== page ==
Young Mums have no choice but to wait until they are 25 before they can get a smear test. By the time I was 25, I had three kids under 5 years old, but I was lucky because we were offered smear tests after we had kids back then. So, I had peace of mind. Back in the early 90's a close Friend of mine had an abnormal smear test result, before she was 25 and had to have lazer treatment which probably saved her life. What would have happened to her if she was born a few years later and had to wait until she was 25 before she had her smear? It doesn't even bare thinking about. If this poster urges just one woman to go for her smear then it is worth it.
 
As for the women who can get their smear tests done and often miss their appointments, then I urge you to book yourself one today. It only takes ten minutes, and that is no exaggeration because I timed mine the last time I went,  from the minute I walked in to the nurses room to the minute I walked out. It doesn't hurt, and even if it pinches a little, the pain of Cancer is much tougher to deal with, not just for you, but for everyone who loves you. That ten minutes could save your life!



So, what are your views on the HPV vaccine. I personally think that this immunisation is a step forward in the fight against combating the 2nd most common cancer in younger women. Will your Girls be having it like mine or do you have a different opinion? And what are your views on these hard hitting campaigns. Do you think they are a good idea or do they just give people a negative message?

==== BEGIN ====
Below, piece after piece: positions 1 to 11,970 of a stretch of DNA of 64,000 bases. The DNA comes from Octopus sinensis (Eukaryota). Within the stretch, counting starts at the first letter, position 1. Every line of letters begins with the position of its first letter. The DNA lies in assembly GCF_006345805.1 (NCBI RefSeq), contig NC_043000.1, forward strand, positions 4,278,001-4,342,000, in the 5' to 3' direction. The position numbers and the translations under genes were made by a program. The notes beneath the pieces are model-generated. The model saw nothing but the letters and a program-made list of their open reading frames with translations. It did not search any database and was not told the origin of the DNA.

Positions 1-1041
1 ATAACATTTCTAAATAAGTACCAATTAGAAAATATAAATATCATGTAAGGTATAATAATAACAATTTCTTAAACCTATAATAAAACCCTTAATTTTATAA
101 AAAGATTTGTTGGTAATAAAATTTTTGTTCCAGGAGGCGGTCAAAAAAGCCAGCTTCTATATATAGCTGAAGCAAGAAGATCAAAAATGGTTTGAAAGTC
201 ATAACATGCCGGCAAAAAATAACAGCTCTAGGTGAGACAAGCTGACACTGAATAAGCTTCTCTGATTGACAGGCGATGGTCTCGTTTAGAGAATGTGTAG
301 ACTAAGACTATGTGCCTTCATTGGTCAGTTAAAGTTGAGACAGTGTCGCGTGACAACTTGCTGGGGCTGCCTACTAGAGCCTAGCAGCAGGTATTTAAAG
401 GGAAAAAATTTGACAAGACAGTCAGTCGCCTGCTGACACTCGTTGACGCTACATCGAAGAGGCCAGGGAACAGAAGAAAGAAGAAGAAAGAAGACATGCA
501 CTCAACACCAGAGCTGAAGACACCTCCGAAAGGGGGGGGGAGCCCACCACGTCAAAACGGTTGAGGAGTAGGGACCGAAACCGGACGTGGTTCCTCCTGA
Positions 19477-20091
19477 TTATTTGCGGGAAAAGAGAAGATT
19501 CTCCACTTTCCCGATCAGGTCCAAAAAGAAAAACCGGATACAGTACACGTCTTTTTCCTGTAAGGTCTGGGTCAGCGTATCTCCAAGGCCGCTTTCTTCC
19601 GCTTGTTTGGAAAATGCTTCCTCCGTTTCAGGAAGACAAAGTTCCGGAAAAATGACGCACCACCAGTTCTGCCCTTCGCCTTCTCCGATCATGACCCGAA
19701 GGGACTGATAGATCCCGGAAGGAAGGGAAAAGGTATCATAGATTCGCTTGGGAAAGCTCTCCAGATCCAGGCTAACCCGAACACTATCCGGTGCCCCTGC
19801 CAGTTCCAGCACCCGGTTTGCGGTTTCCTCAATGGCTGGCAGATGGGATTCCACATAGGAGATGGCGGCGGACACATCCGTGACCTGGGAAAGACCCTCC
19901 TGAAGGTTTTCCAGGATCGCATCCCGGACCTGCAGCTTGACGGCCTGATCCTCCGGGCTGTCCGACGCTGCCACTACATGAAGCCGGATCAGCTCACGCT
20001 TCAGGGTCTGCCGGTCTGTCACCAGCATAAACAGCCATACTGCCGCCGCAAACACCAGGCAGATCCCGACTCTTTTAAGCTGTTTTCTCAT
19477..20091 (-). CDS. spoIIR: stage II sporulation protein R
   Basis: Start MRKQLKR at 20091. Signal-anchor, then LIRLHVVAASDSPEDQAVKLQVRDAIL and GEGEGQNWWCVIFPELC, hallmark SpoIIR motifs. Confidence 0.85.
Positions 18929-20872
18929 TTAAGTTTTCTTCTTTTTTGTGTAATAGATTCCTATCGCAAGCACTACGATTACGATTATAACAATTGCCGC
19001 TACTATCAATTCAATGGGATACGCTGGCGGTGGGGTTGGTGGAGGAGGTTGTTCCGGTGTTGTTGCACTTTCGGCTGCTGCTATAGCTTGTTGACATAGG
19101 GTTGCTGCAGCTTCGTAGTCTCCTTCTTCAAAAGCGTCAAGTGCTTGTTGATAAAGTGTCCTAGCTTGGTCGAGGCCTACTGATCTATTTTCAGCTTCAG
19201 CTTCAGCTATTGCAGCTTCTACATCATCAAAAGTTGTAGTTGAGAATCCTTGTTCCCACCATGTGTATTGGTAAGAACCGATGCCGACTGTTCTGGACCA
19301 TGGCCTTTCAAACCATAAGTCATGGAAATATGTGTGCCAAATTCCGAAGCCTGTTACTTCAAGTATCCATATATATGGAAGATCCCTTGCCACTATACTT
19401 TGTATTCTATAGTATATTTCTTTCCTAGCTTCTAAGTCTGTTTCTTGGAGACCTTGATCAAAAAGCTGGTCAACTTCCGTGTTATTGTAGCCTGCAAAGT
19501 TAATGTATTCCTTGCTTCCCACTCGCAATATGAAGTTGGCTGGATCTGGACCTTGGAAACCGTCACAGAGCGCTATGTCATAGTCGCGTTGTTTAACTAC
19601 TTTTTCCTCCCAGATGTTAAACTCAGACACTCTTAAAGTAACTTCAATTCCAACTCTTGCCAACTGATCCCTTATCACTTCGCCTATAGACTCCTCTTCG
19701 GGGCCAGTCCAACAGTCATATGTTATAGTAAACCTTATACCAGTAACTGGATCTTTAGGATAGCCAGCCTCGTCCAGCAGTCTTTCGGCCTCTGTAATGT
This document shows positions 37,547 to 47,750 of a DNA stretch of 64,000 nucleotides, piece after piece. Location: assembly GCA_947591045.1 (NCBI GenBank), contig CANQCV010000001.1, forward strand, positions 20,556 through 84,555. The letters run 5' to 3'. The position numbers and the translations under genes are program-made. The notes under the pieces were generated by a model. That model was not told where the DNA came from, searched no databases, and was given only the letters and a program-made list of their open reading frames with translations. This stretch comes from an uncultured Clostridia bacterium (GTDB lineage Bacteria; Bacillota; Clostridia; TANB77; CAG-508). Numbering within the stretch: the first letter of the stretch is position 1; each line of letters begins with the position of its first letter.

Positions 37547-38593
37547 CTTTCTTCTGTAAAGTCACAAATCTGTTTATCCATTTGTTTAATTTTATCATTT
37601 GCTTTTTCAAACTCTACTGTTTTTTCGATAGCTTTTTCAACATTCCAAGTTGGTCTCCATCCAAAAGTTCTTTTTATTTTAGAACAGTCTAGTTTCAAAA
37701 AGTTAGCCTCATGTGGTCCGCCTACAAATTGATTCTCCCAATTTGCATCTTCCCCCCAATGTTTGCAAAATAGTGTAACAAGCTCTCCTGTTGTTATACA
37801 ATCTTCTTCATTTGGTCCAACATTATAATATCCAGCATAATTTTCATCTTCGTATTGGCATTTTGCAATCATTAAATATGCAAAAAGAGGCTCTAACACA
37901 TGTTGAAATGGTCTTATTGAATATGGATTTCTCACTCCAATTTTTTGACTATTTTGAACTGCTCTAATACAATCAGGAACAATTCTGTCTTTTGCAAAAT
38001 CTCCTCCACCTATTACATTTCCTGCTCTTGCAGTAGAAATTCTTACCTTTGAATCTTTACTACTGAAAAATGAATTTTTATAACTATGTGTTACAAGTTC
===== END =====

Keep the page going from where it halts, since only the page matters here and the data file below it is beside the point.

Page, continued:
9 comments:

  1. I think the more we talk openly about these things the easier it will be. and I am so relieved to know that we have the vaccination options for our children now. Obviously, the age for smears should be lowered. Well done on this post.

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    1. Thankyou Katie, I felt so relieved too when I realised the girls would be vaccinated x

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  2. Until I saw your post I wasn't aware that it was Cervical Cancer Prevention Week. I totally agree that all females should be vaccinated. I too have lost a dear young friend from this disease. My daughter-in-law has had abnormal smears but would rather get checked out.

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    1. Sorry to hear you have lost a Friend Sally. Thanks for your comment, sending you a Hug x

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  3. Our year 8 girls at school all have the vaccine programme; anything preventative has to be a good thing.

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    1. Its great that they give this vaccination now isnt it. It gives me such peace of mind x

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  4. Replies
    1. Thanks, yes, an important one...one very close to my heart x

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  5. Had my smear test today. A routine, annual one as i had to have laser treatment 2 years ago. I've had lots of problems in the past with pre-cancerous cells, polyps & the like. Just hoping this one comes back ok. I think it is so important to promote smear tests. They're uncomfortable for a few seconds but so worth that for what could happen!!! Sx